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Proc Natl Acad Sci U S A. 2004 Jul 13;101(28):10434-9. Epub 2004 Jul 1.

Alterations in the dynamics of circulating ghrelin, adiponectin, and leptin in human obesity.

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Center for Pharmacogenomics and Clinical Pharmacology, Neuropsychiatric Institute, Division of Endocrinology, Diabetes, and Hypertension, Department of Medicine, David Geffen School of Medicine, University of California, Los Angeles, CA 90095-1761, USA.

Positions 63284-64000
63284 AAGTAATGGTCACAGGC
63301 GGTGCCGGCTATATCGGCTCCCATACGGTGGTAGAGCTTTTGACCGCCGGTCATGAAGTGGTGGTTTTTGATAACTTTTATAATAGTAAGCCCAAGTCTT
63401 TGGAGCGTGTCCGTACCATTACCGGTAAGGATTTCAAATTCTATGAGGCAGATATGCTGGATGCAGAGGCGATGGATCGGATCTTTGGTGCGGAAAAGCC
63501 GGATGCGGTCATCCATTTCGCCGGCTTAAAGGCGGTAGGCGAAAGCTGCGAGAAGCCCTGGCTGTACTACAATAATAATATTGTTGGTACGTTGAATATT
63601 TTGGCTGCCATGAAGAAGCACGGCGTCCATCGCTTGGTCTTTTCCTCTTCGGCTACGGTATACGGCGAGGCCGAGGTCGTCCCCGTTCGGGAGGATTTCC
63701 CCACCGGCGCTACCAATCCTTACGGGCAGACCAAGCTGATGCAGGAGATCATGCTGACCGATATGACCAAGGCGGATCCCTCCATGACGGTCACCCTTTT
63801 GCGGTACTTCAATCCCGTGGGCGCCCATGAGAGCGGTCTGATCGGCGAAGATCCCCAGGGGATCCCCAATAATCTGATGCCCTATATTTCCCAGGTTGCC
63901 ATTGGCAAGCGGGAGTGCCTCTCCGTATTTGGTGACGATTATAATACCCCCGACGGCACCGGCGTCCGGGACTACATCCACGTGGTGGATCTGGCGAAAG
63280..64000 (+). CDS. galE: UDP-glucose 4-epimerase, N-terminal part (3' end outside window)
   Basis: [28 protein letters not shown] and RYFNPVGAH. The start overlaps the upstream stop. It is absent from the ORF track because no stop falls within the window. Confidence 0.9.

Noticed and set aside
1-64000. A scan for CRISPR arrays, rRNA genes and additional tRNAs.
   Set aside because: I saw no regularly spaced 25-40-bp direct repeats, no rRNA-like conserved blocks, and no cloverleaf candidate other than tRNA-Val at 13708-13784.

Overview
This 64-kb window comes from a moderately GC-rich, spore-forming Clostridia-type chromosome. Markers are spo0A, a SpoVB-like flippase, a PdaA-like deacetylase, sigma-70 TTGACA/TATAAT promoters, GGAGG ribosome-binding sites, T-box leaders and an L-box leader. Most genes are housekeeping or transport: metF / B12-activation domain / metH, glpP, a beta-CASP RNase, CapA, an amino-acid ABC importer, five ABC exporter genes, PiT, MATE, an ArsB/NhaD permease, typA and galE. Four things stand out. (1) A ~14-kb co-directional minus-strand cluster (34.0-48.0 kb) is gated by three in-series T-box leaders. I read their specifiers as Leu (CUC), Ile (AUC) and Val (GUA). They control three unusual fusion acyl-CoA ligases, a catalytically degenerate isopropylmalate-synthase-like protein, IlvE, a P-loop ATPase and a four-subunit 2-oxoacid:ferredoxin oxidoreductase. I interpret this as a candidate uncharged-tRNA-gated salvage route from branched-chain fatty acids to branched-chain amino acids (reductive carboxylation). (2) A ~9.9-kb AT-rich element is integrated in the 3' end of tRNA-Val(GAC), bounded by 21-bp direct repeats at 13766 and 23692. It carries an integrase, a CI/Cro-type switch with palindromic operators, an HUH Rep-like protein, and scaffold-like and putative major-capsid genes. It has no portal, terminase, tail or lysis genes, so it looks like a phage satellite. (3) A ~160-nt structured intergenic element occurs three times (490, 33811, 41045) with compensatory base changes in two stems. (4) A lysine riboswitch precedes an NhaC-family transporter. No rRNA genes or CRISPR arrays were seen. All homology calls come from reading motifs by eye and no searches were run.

Ghrelin plays a key role in the regulation of growth hormone secretion and energy homeostasis. Adiponectin is exclusively secreted by adipose tissue and is abundantly present in the circulation, with important effects on metabolism. We studied five lean and five obese young men [ages: 24.2 +/- 1.0 (lean) and 21.8 +/- 1.6 (obese) years (difference not significant); body mass indexes: 35.0 +/- 1.3 and 23.0 +/- 0.3 kg/m2 (P = 0.01)], sampled blood every 7 min over 24 h, and measured ghrelin, adiponectin, and leptin in 2,070 samples for a total of 6,210 data points. Circulating 24-h ghrelin showed significant ultradian fluctuations and an orderly pattern of release in lean and obese subjects with similar pulsatility characteristics. Plasma adiponectin concentrations were significantly lower in the obese group, with lower pulse height. In contrast to leptin, which is secreted in an orderly manner, the 24-h patterns of adiponectin were not significantly different from random in both the lean and obese groups. We show here that adipocytes can simultaneously secrete certain hormones, such as leptin, in patterns that are orderly, whereas other hormones, such as adiponectin, are secreted in patterns that appear to be random. The cross-approximate entropy statistic revealed pattern synchrony among ghrelin-leptin, ghrelin-adiponectin, and leptin-adiponectin hormone time series in the lean and obese subjects. Plasma ghrelin concentrations showed a nocturnal rise that exceeded the meal-associated increases in lean subjects, and this newly identified nocturnal rise was blunted in the obese. We suggest that the blunting of the nocturnal rise of ghrelin is a biological feature of human obesity.

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